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KC print company goes out of business, employees left without paychecks

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KANSAS CITY, Mo. -- Kansas City printing company, Barton Nelson has left employees without insurance and access to their retirement accounts. On June 13, employees said the company held a pizza party and informed their employees they were going out of business.

"I have no income coming in right now, no insurance, nothing," said Felicia Calhoun, who worked for Barton Nelson Printing for 35 years.

A message on the answering machine at the company says, "Thank you for calling Barton Nelson. We are currently maintaining a minimum level of operation while we restructure our finances under court order."

"June 13, Friday the 13th, not a very good day for us," said George Cherry, a cutter who worked for the company for 29 years. He said when management told the employees what was happening, they explained it this way, "The banks and everything took all our money, and we have no way to pay you guys."

One of the owners, Greg Nelson, said the company defaulted on a loan to Enterprise Bank, which was secured by accounts receivables, inventory and the building at 13700 Wyandotte in Kansas City, Mo. While trying to work through the default, Nelson said the bank pulled the plug.

Johnny Johnson has been running the printing press at Barton Nelson for 23 years. Regarding the issues with Enterprise Bank, he says, "We were told it was a work in progress, we've got a plan it just kept leading us on."

Employees told FOX 4 the court appointed receiver, Jim McLaughlin, who is now managing the business, was inside, so we went in to ask him when the employees can expect to be paid. McLaughlin said he has no comment and kicked us off of the property.

"It's not fair to all these people who work here and gave our lives to this company without getting any pay," Calhoun said.

Jerry Mueller with Enterprise Bank would not comment on the relationship between the bank and Barton Nelson, but says the bank has nothing to do with paying the employees. He says Enterprise Bank filed a lawsuit against the company, the court appointed a receiver and that receiver is now in charge.

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  • Dennis

    It’s a terrible and hopeless feeling to learn that you are not going to have income or insurance so I’m not trying to make light of the situation. However…this isn’t the first time a company has gone out of business. I struggle to understand what…exactly (Fox4) makes this newsworthy?

  • Ted Tred Spence

    Maybe a slow day?

    You’re correct, it’s not the first time a company has gone under and left the employees high & dry. But it was bad that they had a little pizza party to celebrate, and THEN let the news go then? Makes you wonder who got screwed more, the company or the employees?

  • Anonymous

    Well, here’s another one shutting down. Lifetouch, the yearbook company, informed it’s employees at 8 am Thursday, June 27, that the KC plant was shutting down and all operations will cease by December 1. However, we faired better than the other printing company that shut down on the 13th. All KC operation will move to the Loves Park facilities in Illinois. Came as a shock to everyone. I was going to retire anyway but still, it was unexpected.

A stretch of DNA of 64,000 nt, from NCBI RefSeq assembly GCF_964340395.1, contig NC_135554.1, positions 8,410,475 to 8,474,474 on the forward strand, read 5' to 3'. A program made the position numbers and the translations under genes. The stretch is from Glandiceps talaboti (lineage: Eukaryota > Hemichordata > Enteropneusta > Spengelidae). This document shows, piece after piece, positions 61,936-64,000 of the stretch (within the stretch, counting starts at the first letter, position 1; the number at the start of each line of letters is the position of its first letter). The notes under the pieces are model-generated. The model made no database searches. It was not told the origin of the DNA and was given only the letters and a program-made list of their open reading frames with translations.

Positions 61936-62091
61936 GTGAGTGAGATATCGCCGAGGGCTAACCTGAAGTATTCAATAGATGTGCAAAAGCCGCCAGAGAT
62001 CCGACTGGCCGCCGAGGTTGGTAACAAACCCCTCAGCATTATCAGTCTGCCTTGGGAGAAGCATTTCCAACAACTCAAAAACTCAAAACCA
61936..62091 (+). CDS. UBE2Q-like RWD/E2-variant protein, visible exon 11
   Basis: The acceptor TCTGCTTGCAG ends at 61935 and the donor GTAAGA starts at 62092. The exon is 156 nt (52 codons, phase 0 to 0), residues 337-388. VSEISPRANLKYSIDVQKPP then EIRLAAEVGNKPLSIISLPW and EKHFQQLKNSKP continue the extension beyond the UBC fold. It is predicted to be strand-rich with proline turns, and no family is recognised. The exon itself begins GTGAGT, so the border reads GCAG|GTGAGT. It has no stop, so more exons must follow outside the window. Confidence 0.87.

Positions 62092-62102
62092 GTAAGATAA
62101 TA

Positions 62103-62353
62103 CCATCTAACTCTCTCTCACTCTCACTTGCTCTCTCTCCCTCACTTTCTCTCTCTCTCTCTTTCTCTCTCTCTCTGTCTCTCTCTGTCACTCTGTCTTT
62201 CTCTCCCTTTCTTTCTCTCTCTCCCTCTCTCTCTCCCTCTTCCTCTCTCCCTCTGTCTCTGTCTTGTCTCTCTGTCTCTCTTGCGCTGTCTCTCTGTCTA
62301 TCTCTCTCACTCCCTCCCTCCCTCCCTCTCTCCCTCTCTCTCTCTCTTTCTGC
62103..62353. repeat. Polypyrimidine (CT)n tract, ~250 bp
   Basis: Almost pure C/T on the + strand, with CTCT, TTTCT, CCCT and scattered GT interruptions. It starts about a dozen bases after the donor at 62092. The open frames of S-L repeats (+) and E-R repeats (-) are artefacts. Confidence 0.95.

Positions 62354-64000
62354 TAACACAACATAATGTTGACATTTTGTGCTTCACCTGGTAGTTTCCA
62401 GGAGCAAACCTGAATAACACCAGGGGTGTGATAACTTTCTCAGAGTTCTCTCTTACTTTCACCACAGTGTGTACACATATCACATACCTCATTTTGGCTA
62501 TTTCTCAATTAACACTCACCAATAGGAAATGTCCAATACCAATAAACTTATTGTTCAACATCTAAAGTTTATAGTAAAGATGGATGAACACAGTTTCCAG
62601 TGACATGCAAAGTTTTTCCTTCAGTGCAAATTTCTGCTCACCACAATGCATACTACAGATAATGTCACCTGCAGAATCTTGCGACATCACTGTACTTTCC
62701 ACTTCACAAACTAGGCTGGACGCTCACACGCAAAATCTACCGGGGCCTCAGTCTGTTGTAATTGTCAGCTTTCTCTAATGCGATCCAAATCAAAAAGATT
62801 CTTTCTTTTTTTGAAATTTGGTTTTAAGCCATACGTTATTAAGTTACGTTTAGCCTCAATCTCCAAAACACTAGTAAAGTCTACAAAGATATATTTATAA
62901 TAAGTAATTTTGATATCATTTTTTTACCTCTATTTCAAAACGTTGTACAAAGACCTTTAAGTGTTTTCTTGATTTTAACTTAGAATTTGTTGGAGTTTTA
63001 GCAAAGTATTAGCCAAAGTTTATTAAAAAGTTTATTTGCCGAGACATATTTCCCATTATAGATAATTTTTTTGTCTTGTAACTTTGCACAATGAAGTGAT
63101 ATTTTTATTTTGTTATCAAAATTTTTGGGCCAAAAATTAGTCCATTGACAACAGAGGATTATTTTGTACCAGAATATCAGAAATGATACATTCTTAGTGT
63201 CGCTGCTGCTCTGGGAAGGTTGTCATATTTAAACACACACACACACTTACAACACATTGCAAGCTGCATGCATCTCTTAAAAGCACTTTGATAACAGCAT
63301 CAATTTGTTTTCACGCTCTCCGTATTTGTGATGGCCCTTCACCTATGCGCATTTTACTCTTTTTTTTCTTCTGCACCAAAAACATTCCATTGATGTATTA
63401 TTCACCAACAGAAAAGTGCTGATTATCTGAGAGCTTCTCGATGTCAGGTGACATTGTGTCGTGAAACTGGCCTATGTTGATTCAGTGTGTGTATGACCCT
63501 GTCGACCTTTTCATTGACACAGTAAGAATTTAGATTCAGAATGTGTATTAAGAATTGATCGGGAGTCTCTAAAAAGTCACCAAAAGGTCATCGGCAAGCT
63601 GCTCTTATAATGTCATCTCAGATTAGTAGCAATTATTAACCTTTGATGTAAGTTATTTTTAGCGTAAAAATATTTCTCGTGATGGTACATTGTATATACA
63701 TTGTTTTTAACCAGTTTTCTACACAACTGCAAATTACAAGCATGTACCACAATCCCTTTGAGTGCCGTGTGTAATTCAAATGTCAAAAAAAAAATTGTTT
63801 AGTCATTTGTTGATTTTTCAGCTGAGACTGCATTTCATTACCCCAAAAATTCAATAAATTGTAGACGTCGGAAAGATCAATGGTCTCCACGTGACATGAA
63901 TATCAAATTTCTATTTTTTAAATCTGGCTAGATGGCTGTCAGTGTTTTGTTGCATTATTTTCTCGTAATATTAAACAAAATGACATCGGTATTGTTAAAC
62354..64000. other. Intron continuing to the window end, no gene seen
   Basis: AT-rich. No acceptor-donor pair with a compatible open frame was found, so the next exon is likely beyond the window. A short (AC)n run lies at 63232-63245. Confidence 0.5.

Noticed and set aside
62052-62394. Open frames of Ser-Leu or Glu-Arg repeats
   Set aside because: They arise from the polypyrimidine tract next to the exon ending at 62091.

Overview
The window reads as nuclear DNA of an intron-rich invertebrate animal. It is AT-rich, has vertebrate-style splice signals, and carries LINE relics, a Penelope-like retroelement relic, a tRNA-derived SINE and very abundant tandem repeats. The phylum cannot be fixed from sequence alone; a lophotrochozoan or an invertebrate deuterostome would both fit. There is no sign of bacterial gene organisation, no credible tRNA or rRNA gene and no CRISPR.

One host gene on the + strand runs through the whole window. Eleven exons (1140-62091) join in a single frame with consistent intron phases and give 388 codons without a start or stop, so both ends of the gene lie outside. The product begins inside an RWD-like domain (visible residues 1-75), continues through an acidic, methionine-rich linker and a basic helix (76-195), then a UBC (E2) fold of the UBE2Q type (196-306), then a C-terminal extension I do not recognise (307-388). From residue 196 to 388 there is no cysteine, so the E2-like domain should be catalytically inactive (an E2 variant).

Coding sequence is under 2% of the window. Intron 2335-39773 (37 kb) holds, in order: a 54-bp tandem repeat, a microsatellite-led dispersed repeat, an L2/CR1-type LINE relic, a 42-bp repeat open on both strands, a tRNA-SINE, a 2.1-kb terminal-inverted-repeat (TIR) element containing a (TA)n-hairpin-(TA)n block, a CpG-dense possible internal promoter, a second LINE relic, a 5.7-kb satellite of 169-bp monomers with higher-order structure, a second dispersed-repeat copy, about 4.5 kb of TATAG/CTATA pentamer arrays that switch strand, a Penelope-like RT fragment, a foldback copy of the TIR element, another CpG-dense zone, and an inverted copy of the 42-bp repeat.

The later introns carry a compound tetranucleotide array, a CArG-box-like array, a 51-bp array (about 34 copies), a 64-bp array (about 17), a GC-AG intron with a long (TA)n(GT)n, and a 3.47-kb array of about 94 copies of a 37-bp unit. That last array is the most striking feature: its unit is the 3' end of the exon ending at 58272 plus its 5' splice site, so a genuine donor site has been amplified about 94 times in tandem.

• Former Employee

    A fine example of how hardworking people are hurt by the actions of ownership/management. The company in the story was doing well until nepotism running wild finally killed it. My opinion based on experience working there.

  • Patti Drury

    typical of business. All they care about is money no one cares about the employees who made the company the money in the first place. EMPLOYEES should come first. If it wasn’t for the workers there would be no company.

  • J. Siercks

    Come on Nelson family do good by these people. They have been faithful long term employees who stood by your company for years and now you are going to: 1. not give them the advanced notice of the financial situation the business was in so they could make an informed decision as to their employment with you. 2. Steal their labors for the last week or two while your business sailed towards being shuttered. I am sure you pulled enough from this struggling business to pad yourself, your children and your grandchildren’s futures. Dig into your stash and pay what you OWE these people so they can make their obligations.

  • Guy

    I’m not a lawyer, but I seem to remember a”rights to liquidation funds” from my series 6 and 63 exams. I thought that unpaid wages (the employees) were prioritized ahead of secured creditors (the bank).

  • Chuck

    Seems to me like the employees should band together and purchase the company from the bank (if possible) and run it themselves, all as an owner and democratically choose managers (if they even want one).

  • steve

    this happened to me in 05 when our printingcompany surprised us and closed our doors for good. they paid us our checks to only find out they bounced when we cashed them. sorry for the situation. where im at now laid off 160 people last summer.

  • Stephanie

    Having been married to a former business owner who went broke like this one but on a much smaller scale, never ever assume that these owners are not sick, humiliated, and heavily burdened by your loss and theirs. This was a family business, most likely a source of pride for many years, and in a bad economy with more and more government regulation and maybe a significant loss of contracts, it is over. Prayers for ALL involved.